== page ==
Memory, Identity and the Archival Paradigm:
an interdisciplinary approach
9-10 December 2010, Dundee, Scotland
Conference announcement: Call for Papers
The Centre for Archive and Information Studies (CAIS) at the University of Dundee invite proposals for a conference being held on 9-10 December 2010 in Dundee, Scotland. The conference is supported by a Royal Society of Edinburgh Arts and Humanities research award and is the second conference within the Investigating the Archive project. The first conference, the Philosophy of the Archive, was held in Edinburgh in March 2009. Selected papers from that conference are available in a special issue of Archival Science, Vol 9, no 3, 2009.
Proposals for individual 20-30 minute presentations or panel sessions of up to three speakers will be considered. Abstracts of c.250-350 words, together with a short biography, should be submitted by Friday 23 April to:
Patricia Whatley, Director, Centre for Archive and Information Studies:
See the rest of the announcement at the conference webpage.
A colleague at HURIDOCS forwarded the following blog link to me and it touches on so many issues that are relevant to archiving and preservation in human rights that I am reblogging it here for you to consider. It’s a fun read with important information. Enjoy! –Sarah
Bits don’t have expiration dates. But memories will only live forever if the media and file formats holding them remain intact and coherent. Time can be as deadly to data storage as it is to carbon-based life forms.
There are lots of ways data can die: YouTube can pull a video offline before anybody snags it, your hard drive can crash, taking ultra-rare Grateful Dead bootlegs that you never got a chance to upload to Usenet with it, or maybe you designed a brilliant piece of visual art a decade ago in some kooky file format that simply doesn’t exist anymore, and there’s no possible way to view the file without traveling to some creepy dude’s basement a thousand miles away.
What we’re talking about is digital rot—or data rot or bit decay or whatever you’d like to call it—systemic processes which can mean death to data. Kind of a problem when you’d like to keep it around forever. Let’s paint this in broad strokes: You can roughly break the major kinds of rot into hardware, software and network. That is, the hardware that breaks down, the formats that go extinct, and the online stuff that vanishes one way or another.
Please read the entire post here for an informative discussion of how hardware, formats and “online stuff” can trip us up as we try to preserve it and also for some possible solutions to these problems.
As many of you know, three weeks ago I was in Mexico visiting a number of human rights groups so that I could document their documentation practices. I will be writing up formal reports for each of the groups I visited, but I thought I’d post some of the highlights of the trip here for you to enjoy.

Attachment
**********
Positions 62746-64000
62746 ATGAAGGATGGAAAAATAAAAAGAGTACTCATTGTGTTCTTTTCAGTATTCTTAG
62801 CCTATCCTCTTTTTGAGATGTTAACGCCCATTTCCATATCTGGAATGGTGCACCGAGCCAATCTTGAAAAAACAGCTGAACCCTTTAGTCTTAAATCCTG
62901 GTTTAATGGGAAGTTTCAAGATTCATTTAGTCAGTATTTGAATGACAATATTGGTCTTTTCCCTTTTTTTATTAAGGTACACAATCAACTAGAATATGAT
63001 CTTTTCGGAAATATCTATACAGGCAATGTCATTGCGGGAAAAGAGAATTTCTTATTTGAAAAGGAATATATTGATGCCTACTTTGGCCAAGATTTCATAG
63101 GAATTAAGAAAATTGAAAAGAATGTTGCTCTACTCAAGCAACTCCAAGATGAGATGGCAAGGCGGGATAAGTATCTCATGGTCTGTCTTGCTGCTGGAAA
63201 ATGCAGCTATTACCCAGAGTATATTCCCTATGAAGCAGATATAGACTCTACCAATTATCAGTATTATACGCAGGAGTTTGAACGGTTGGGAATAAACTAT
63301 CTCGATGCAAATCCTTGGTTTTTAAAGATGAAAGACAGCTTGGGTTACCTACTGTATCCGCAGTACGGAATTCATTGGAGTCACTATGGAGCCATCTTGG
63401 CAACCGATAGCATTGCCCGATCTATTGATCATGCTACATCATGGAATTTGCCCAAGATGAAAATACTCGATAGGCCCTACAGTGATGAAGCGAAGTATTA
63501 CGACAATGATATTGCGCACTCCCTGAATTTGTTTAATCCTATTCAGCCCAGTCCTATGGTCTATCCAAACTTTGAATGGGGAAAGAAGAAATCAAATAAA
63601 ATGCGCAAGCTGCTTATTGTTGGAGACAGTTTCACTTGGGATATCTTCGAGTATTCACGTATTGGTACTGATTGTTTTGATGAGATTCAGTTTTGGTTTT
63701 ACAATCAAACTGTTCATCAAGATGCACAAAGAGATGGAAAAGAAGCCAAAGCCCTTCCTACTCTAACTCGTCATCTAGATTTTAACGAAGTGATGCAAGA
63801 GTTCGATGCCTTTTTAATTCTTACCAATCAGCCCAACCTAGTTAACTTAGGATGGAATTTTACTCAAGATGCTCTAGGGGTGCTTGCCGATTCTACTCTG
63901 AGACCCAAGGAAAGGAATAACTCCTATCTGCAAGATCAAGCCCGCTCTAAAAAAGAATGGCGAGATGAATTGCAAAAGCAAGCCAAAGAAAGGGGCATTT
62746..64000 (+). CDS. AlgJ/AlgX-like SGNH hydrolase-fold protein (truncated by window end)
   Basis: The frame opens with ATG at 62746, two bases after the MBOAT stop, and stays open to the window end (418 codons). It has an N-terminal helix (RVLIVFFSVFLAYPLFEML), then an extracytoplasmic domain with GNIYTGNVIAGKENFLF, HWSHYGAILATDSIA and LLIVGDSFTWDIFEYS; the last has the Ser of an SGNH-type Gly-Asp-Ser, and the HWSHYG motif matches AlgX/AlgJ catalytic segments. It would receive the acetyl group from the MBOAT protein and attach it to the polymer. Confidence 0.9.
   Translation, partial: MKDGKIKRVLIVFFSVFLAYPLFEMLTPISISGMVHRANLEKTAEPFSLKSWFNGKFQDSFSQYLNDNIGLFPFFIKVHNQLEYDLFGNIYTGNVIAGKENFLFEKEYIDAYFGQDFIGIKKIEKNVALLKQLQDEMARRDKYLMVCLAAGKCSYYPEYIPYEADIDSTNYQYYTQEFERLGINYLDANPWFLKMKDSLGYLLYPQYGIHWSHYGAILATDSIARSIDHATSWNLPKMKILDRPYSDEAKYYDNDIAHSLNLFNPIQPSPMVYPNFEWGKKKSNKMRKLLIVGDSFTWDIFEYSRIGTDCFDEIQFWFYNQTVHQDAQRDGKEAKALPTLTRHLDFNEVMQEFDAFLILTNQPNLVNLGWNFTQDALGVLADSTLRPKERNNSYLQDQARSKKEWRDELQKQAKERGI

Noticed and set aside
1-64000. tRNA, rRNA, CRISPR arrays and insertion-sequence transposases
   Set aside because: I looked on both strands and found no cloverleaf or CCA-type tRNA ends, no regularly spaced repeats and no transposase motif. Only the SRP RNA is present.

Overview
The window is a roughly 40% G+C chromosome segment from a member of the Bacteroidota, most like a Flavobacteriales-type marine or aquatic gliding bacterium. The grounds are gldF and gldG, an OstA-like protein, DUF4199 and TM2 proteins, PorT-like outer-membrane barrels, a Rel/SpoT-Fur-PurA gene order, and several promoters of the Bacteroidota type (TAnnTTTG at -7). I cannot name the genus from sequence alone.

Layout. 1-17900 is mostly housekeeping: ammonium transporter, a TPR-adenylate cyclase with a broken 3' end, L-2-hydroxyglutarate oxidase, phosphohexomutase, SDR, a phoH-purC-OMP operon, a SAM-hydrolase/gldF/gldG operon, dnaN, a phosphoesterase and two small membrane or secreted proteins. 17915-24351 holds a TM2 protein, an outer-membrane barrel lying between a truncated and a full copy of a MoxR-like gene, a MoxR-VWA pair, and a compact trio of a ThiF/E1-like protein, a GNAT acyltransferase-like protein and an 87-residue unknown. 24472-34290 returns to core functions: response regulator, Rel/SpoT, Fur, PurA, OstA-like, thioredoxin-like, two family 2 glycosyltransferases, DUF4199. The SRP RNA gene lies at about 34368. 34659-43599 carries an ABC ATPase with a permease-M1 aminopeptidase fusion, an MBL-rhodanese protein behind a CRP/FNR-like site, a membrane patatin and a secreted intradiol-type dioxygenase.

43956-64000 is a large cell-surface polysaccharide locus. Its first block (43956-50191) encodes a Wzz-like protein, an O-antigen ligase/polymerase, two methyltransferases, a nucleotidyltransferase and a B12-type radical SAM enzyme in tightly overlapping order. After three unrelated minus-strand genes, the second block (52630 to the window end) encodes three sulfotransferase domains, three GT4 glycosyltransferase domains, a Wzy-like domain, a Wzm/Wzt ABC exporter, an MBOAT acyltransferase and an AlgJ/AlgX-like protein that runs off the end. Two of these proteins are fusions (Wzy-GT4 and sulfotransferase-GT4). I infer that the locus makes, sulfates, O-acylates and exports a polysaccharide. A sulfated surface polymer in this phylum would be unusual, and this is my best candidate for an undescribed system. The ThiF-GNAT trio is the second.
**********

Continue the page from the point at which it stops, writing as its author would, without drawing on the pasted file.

Que disfruten! –Sarah
Goal: D0cumenting Documentation in Mexico
On February 14, 2010 I traveled to Mexico to spend five days in the town of San Cristóbal de las Casas in the state of Chiapas, followed by three days in Mexico City. The goal of the trip was to visit a variety of human rights organizations in order to learn more about the the work they do and the resources they dedicate not only to their activism, but also to documentation activities. Above all else, I went to learn about how they document the work they do and the goals they have for that documentation. The trip was a tremendous success, most especially thanks to the invaluable help and organizing efforts of Paco Vazquez, who served as my guide and consultant in Chiapas. Paco is the director of Promedios (a video activism organization centered in San Cris) and arranged for me to visit groups whose doors would have otherwise been closed to me. He carefully organized these visits so that I could follow the flow of information through various levels of documentation practice in Chiapas. The interesting pattern there is that information organically flows from small grassroots community groups (who engage in intense activism but have few documenting resources) to larger organizations of legal and documentation professionals who can process community information and mobilize it to serve a variety of purposes locally, nationally and internationally. Paco explicitly organized things so that I could see this pattern, but serendipitously, the groups that I later visited in Mexico City on my own happened to be those that receive the documentation from the documentation groups in Chiapas. I was thus able to witness an important and central flow of human rights information in Mexico that has emerged in response to the challenges that individuals and groups face in Chiapas. This will be the topic of a formal report that we are developing here at CRL, and I will announce that report here when it’s completed.
So where did I go?
The itinerary of visits to organizations I visited was as follows:
Monday February 15, 2010:
- La Red de Defesnsores Comunitarios de los Derechos Humanos, San Cristóbal de Las Casas. This organization seeks to support local groups in their activism and collects minimal documentation. The largest project they have been involved in was supporting legal proceedings for abuses in Morelia in the late 1990s and they maintain a copy of the legal documentation involved in that case.